3 Ways You Can Tell If Your AC System Is Leaking Refrigerant
The thought of going even a day without air conditioning can be frightening to anyone living in a desert climate. AC systems help keep homes cool and comfortable when outdoor temperatures become almost unbearable.
The cooling process is made possible, in part, by the liquid refrigerant. Refrigerant assists in the transfer of heat that occurs inside your AC condenser unit.
You shouldn't have a problem as long as the refrigerant is contained within designated hoses and reservoirs in your AC unit. It's when refrigerant starts to leak that you should worry.
1. Multiple Trips to the Thermostat
An AC system that is functioning properly will be able to keep your home at whatever temperature you set on your thermostat. The refrigerant absorbs the heat from the air that is returned to the AC unit from within your home. This heat is then released into the outdoor environment so that the cooling process can begin.
A refrigerant leak can reduce the efficiency of your AC unit. You will find yourself making multiple trips to the thermostat to lower the temperature in an attempt to keep comfortable.
You should contact an HVAC specialist for help if you are making more trips to the thermostat than usual.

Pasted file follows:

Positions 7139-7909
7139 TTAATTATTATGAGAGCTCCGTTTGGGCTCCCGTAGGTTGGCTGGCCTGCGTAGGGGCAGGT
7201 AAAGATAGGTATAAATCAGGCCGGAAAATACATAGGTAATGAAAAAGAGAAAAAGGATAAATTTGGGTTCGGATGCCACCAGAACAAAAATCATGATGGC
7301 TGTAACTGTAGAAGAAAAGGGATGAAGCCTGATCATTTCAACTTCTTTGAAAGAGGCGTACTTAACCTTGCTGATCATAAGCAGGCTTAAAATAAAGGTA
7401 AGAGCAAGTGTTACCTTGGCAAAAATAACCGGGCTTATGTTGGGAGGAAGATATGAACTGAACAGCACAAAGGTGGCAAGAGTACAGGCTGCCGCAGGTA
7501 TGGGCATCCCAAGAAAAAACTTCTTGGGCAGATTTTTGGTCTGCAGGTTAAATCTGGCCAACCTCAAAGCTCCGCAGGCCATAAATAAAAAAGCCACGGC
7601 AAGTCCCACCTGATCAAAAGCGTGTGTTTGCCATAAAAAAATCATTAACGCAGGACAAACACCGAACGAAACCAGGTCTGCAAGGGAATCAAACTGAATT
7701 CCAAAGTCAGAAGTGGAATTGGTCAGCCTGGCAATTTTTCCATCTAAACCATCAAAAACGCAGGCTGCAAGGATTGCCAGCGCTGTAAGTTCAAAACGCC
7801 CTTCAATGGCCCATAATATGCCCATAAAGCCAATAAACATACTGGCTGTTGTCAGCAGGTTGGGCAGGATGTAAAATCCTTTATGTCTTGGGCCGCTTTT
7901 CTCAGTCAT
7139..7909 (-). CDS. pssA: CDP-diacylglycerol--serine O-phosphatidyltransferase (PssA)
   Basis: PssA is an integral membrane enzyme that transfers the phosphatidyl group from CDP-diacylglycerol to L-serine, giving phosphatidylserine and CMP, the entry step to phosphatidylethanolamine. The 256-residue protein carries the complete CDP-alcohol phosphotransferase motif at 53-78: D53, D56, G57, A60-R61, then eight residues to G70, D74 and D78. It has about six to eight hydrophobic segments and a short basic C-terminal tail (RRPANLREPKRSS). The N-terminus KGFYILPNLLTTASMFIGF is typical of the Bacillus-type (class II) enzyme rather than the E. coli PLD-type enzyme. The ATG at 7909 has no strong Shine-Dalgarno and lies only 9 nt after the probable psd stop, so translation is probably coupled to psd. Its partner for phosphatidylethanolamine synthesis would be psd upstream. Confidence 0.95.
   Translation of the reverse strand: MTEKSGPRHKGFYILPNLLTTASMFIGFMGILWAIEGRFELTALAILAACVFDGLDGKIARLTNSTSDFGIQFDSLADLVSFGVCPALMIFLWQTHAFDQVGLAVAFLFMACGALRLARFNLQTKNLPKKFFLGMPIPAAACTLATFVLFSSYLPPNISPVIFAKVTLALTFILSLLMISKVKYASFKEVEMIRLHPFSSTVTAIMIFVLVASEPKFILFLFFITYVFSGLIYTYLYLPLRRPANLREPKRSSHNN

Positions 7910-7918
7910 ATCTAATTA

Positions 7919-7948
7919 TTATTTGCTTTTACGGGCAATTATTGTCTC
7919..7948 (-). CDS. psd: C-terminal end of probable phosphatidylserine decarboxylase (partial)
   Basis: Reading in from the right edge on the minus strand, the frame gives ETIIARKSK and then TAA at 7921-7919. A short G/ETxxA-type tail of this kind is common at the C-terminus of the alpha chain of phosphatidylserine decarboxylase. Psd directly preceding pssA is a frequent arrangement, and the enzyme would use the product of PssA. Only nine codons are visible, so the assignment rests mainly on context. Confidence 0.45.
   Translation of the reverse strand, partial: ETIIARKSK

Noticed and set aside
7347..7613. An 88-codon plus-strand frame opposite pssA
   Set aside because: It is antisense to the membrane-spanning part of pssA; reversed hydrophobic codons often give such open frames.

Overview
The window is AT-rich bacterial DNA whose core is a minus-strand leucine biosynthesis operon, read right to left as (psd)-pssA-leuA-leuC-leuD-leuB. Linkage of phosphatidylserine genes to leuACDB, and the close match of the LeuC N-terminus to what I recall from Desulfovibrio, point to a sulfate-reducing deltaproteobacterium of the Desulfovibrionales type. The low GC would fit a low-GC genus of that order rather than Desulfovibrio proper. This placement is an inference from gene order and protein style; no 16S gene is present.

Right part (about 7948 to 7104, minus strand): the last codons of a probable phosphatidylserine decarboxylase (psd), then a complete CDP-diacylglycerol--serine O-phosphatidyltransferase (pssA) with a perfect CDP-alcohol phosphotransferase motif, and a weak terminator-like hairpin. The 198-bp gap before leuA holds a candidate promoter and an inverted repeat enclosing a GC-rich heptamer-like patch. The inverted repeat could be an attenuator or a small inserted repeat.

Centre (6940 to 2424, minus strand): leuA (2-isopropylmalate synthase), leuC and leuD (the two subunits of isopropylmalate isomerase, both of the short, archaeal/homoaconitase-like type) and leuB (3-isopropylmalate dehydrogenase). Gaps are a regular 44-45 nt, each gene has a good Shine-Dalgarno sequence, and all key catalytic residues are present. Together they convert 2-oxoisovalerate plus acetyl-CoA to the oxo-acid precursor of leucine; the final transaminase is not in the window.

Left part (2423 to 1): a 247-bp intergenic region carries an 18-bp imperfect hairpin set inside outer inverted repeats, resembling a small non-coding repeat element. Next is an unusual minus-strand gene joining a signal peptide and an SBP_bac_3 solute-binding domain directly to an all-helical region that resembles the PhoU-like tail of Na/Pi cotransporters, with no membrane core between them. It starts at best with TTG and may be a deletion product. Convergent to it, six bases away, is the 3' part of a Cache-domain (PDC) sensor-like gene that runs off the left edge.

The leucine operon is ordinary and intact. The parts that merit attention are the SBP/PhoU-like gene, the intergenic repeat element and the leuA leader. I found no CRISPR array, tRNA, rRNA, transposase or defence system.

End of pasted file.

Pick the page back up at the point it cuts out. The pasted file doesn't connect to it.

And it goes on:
2. Noticeable Hissing Sounds
You are probably familiar with the sounds that your AC unit makes when it cools your home. The sudden introduction of hissing sounds is definitely a cause for concern.
Holes or cracks in the coils that hold liquid refrigerant inside your AC system allow refrigerant to seep out. The sudden change in temperature causes the liquid refrigerant to expand, creating a tell-tale hissing sound. If the leak is on the larger side, you may notice a gurgling sound instead of a hissing.
Your HVAC technician will be able to find the refrigerant leak and eliminate any hissing or gurgling noises from your AC system.
3. Frozen Coils
One cooling problem that you may face when your AC system has a refrigerant leak is frozen coils. Ice forms on the exterior walls of the coils when there isn't enough refrigerant to allow the coils to absorb heat evenly.
Your entire system is at risk of failing if you don't address frozen coils quickly. A visual examination will tell you if the coils in your AC unit have iced over. You may also be able to identify frozen coils by the pooling water they create under your AC unit when the ice begins to melt.
Repair the refrigerant leak, and your coils should thaw with ease. Contact professionals near you for residential AC services.